Conclusions

The increased complexity of a biological system is achieved through multiple regulatory input points. Plant responses to stress are orchestrated through a network that integrates signalling pathways characterized primarily by the production of JA, SA and ET. The identified regulatory steps in the network highlight the intricacy of the signalling networks involving various levels of control ranging from transcriptional to post-translational.

In this chapter, we have looked mainly at stress related signalling pathways in Arabidopsis thaliana and at the way in which they are combined into large signalling networks. Particularly, we have shown examples of how bioinfor-matics techniques combining microarray data offer a novel way to identify genes in such networks. Experimental techniques, using reverse genetic and mutant analysis have been used to verify "in silico" predictions. An important goal of current research has also been that of defining mathematical models that can be used for simulating the transmission of signals in such networks, from the environmental stimuli to the cell responses.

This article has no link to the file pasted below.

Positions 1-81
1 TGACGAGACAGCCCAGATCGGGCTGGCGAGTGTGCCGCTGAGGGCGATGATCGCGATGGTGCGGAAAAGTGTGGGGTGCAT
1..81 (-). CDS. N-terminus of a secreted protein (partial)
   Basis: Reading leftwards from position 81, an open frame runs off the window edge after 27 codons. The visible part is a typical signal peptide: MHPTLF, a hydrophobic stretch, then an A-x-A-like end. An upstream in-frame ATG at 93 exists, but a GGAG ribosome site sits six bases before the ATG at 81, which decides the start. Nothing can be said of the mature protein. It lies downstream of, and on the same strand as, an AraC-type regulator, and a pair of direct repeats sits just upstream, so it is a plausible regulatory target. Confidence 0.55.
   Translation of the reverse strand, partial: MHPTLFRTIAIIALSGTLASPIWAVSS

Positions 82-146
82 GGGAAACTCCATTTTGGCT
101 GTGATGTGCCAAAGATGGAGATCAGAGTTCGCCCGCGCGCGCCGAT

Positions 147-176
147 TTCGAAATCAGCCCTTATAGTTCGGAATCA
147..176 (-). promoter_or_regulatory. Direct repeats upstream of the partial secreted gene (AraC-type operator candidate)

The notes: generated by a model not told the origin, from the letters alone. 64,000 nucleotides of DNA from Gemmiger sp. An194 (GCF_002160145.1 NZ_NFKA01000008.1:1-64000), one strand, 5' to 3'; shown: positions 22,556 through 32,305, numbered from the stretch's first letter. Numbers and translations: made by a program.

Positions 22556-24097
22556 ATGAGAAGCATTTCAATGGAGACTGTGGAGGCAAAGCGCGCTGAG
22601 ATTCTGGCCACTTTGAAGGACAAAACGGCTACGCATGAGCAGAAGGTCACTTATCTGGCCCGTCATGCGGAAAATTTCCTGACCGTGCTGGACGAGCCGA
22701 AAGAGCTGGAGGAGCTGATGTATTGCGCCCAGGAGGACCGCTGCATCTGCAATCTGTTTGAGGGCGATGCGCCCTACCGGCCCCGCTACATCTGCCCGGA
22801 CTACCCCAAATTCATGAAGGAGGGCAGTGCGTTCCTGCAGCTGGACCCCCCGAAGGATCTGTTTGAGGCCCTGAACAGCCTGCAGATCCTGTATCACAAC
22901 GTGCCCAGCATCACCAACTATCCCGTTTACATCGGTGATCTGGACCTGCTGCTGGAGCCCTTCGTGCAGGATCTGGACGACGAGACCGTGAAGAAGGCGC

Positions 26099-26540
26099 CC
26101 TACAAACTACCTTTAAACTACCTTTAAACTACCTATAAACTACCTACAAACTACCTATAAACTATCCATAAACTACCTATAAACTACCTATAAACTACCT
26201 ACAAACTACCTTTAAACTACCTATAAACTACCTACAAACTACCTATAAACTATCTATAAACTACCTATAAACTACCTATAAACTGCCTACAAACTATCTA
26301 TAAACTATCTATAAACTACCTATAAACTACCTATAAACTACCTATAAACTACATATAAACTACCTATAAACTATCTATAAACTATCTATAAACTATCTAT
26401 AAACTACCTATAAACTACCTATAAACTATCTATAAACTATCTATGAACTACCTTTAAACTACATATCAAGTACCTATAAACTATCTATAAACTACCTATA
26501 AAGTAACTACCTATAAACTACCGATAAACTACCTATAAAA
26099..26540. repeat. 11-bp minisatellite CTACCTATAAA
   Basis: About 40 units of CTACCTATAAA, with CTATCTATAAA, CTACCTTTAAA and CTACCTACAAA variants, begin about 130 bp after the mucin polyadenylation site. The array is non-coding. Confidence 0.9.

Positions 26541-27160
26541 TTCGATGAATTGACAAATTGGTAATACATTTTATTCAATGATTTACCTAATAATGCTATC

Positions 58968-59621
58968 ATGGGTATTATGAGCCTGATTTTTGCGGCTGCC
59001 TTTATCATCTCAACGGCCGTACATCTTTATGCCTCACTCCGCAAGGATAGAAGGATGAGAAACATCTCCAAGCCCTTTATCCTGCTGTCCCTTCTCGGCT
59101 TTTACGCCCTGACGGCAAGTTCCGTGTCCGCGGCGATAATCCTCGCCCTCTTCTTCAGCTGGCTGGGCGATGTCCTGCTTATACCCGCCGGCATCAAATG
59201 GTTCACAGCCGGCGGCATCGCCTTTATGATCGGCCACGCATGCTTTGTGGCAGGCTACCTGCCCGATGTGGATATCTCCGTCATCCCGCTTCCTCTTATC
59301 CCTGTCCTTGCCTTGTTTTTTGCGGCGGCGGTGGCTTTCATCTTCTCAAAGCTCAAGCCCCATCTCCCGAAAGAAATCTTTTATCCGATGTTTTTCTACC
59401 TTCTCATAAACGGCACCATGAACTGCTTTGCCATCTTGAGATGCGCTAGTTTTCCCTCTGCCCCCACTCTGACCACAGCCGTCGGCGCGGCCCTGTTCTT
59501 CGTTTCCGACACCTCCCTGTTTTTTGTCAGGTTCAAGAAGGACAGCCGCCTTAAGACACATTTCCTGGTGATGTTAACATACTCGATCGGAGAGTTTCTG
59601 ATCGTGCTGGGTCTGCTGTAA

However, it is becoming evident that inference of signalling networks solely from transcriptomics data has several limitations. It has been shown in some model organisms that the integration of transcriptomics data together with protein-protein interaction data is extremely useful for inferring signalling networks. Unfortunately this type of data is still very limited for Arabidopsis. We believe that when this data will become available it will lead to a better mechanistic explanation and identification of crucial nodes in signalling pathways.

Acknowledgements The authors are grateful to Dr. Virginia Balbi for critical reading of the manuscript. Alessandra Devoto and Alberto Paccanaro research is supported by the Biotechnological and Biological Sciences Research Council (BBSRC) and Engineering and Physical Sciences Research Council (EPSRC).

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